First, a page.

"I'm so glad that Fox has been good enough to release this great series on DVD, and that they have done such an excellent job. The picture quality on these DVDs far outshines the syndicated reruns on TV, and the full 25-minute-plus cuts of the shows haven't been seen in ages. As with the other box sets, the menus and functionality of the disc are very nice. I would however like to see a "play all" button so you don't have to click through as many menus to see all the shows.As far as the actual content of the shows goes, I enjoy this period in the series more than the earlier seasons. Contrary to what some other fans think, the addition of Mike Farrell and Harry Morgan improved the show and made it a little more real and less lighthearted. Eventually these new characters really grow on you and become like old friends. The cast changes definitely move the show in a more comedy-drama direction, which I feel is part of what made this show so great, and so different from other sitcoms. A couple of great unconventional episodes are included in this season set, including "Hawkeye" which is essentially a 25-minute monologue by Alan Alda, and "The Interview" which is an all black-and-white documentary-style episode that again breaks the rules of what a sitcom is "supposed" to be like. Great writing, strong characters, top-notch acting talent. What more could we ask of this show?I can't wait to buy season 5 in December. Now I hope Fox will lavish this same high-quality treatment on more great classic sitcoms like "The Bob Newhart Show" and "The Odd Couple", the rights to which I believe they also own."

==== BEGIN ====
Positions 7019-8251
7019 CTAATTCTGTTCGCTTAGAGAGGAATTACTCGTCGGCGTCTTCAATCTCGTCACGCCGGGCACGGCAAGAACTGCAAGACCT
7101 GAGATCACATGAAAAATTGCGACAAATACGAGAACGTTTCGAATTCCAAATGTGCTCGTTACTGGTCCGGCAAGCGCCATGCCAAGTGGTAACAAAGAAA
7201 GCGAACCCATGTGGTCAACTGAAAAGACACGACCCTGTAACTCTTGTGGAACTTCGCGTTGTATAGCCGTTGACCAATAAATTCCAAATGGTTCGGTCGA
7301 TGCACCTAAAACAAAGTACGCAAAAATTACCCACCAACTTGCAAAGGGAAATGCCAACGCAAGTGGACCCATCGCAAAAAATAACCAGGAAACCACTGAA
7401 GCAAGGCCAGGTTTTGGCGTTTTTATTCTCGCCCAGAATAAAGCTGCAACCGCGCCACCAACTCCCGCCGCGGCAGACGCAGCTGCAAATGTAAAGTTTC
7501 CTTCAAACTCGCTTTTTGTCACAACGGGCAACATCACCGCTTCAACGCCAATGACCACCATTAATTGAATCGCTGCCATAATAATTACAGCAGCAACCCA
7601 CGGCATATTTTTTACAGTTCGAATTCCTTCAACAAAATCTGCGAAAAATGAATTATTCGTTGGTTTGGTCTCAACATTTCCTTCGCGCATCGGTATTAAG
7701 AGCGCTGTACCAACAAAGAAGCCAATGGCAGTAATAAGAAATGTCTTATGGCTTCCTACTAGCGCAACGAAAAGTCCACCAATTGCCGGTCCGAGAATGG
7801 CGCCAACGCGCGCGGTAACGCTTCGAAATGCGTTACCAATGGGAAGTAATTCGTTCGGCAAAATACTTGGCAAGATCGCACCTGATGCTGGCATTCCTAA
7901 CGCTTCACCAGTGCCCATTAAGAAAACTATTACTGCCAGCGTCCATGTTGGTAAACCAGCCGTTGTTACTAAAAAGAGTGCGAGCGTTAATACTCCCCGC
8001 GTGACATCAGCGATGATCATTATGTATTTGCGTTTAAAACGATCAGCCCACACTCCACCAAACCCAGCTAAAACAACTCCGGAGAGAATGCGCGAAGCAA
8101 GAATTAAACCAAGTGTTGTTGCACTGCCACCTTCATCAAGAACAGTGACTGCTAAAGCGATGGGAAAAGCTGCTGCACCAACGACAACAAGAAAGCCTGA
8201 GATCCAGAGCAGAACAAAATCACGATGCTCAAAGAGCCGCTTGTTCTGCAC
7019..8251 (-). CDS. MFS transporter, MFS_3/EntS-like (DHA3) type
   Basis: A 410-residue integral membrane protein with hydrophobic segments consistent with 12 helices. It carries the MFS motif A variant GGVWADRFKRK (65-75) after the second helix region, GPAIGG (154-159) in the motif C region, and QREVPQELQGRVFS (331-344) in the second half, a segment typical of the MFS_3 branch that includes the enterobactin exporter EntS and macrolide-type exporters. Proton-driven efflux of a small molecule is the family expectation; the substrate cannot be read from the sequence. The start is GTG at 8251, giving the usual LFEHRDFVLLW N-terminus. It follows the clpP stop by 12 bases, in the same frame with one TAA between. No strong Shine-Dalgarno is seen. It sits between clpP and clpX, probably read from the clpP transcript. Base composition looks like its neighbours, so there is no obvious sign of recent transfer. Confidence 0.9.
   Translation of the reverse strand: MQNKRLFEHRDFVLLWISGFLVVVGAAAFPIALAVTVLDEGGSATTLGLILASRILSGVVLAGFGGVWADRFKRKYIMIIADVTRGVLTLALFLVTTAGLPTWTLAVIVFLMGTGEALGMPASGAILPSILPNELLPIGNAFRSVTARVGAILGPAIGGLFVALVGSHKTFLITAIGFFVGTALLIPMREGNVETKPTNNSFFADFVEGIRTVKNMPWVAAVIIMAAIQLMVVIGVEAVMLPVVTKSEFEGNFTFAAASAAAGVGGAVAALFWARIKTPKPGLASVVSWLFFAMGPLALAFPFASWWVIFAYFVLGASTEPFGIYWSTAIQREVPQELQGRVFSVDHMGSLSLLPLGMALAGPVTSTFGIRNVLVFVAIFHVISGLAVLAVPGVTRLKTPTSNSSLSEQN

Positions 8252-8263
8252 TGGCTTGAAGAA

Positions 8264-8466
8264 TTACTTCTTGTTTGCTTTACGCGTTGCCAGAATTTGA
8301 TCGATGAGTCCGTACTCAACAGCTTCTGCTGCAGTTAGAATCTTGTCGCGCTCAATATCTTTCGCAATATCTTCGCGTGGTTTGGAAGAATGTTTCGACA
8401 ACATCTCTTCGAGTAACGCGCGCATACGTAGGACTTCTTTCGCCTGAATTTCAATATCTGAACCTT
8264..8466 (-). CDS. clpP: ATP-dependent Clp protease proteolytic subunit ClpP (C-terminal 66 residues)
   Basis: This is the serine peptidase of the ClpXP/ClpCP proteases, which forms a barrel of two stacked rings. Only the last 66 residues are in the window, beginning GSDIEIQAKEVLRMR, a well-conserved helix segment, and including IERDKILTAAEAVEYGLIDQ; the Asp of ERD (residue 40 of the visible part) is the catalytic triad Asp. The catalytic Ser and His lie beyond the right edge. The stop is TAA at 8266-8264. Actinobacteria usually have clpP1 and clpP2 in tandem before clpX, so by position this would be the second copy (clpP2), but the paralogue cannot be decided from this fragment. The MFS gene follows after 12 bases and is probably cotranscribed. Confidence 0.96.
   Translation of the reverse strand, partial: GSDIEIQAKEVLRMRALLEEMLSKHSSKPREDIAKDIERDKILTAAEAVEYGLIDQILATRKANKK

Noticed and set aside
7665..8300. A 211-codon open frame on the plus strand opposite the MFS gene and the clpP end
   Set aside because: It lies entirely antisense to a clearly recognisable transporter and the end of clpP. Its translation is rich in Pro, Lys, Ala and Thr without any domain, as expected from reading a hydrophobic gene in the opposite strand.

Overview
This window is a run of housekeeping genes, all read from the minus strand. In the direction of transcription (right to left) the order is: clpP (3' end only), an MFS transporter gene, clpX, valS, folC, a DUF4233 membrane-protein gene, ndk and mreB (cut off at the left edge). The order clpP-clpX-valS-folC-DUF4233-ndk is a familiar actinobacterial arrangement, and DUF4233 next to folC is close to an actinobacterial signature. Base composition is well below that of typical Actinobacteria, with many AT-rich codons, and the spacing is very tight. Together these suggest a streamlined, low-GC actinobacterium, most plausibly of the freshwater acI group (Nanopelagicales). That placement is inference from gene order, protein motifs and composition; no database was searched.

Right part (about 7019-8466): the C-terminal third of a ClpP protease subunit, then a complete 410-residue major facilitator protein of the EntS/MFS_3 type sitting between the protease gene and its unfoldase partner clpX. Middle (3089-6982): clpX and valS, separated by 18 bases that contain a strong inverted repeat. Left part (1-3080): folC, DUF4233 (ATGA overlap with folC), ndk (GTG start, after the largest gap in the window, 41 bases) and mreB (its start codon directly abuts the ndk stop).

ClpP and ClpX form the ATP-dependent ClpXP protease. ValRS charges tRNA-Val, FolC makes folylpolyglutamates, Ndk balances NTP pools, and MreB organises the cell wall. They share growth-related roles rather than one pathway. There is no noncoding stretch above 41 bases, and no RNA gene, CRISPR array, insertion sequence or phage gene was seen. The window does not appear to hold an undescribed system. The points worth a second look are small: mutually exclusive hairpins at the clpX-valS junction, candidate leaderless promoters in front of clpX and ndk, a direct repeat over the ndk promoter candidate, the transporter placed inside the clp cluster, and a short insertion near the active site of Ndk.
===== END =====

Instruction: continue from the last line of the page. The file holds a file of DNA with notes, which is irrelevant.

Good bye Trapper and Blake. Hello Honeycutt and Potter.
Randall Banks | Lansing, MI USA | 10/22/2004
(5 out of 5 stars)
"This year was the beginning of many changes on the show. Unlike most other shows I personally think that MASH got better. More in depth shows. More emphasis on the characters, their families, and their reactions to the war.
Hawkeye's cohort Trapper John left the show at the end of season 3. They had to write him out without him actually being there. B.J more than apply filled the role as Hawkeye's ally against the war.
Colonel Blake also left after season three. Colonel Potter(excellently played by Harry Morgan) was the total opposite of Henry Blake. Blake was an Illinois doctor who was put in charge of Mash. Potter was a veteran of both world wars, and a former cavalry man.
Welcome To Korea - Hawkeye returns from R&R&R&R. Frank is in charge. Hawkeye gives him a box, and says. "It's a McArthur doll. Wind him up and he returns from anywhere!" He heads straight for the showers and Radar informs him that Trapper left. Hawkeye, against Frank's orders, heads to Kimpo to try and catch Trapper. He runs a checkpoint, lies to an M.P, but still misses Trapper by 15 minutes. He does, however, get to meet Dr. B.J Honeycutt. Honeycutt is, like Potter to Blake, the total opposite of Trapper John McIntyre. He's a straight laced family man with a good sense of humor. They get involved in several surgical incidents on the way back to camp. They stop at Rosie's Bar. "We need to get him started on his ulcer" is the reason that Hawkeye gives. The first thing that B.J says upon reaching the 4077th is "How's it going Ferrett Face" to Frank. Hawkeye falls down grabbing onto Margaret.
Change Of Command -Mail Call Brings some great news. The 4077th is getting a new commander. Hawkeye and B.J are overjoyed until they find that the new guy is a regular army veteran who's not been in surgery for two years. When Potter arrives everyone is on pins and needles. Frank, having not gotten the command, is AWOL. After a night of surgery Hawkeye asks what time it is. B.J tells him and Potter says "I can use a belt!" B.J and Hawkeye smile, and invite Potter to the swamp for a few drinks from the still. Their earlier worries were without merit. Potter is fine.